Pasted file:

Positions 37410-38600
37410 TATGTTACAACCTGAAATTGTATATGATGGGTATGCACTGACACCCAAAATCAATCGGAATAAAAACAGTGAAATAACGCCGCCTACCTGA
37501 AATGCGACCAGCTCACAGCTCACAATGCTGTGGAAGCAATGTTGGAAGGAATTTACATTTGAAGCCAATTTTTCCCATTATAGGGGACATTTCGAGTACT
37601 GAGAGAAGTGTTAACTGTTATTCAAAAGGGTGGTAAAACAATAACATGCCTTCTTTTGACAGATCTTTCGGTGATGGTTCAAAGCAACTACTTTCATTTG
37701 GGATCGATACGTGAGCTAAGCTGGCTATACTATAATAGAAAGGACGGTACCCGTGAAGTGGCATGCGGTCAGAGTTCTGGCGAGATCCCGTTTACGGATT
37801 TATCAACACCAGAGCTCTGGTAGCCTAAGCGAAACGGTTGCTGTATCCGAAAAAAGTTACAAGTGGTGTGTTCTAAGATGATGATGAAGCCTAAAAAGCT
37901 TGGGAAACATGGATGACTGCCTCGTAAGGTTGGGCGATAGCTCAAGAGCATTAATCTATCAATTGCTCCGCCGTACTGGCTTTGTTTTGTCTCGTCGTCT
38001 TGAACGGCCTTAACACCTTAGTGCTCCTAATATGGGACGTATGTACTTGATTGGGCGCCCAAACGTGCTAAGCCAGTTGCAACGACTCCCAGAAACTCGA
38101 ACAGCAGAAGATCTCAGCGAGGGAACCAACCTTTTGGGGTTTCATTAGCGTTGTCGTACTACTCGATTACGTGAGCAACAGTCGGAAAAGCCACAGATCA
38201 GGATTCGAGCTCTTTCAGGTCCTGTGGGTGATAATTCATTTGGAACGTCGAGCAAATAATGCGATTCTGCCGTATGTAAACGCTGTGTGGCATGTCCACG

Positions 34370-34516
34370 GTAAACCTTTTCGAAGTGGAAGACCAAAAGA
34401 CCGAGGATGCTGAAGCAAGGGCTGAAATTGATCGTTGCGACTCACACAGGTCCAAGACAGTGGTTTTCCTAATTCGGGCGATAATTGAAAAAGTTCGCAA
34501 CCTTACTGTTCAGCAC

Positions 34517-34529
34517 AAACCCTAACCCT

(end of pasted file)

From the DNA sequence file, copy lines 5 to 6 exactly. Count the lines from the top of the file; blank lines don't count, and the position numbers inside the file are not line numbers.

37701 GGATCGATACGTGAGCTAAGCTGGCTATACTATAATAGAAAGGACGGTACCCGTGAAGTGGCATGCGGTCAGAGTTCTGGCGAGATCCCGTTTACGGATT
37801 TATCAACACCAGAGCTCTGGTAGCCTAAGCGAAACGGTTGCTGTATCCGAAAAAAGTTACAAGTGGTGTGTTCTAAGATGATGATGAAGCCTAAAAAGCT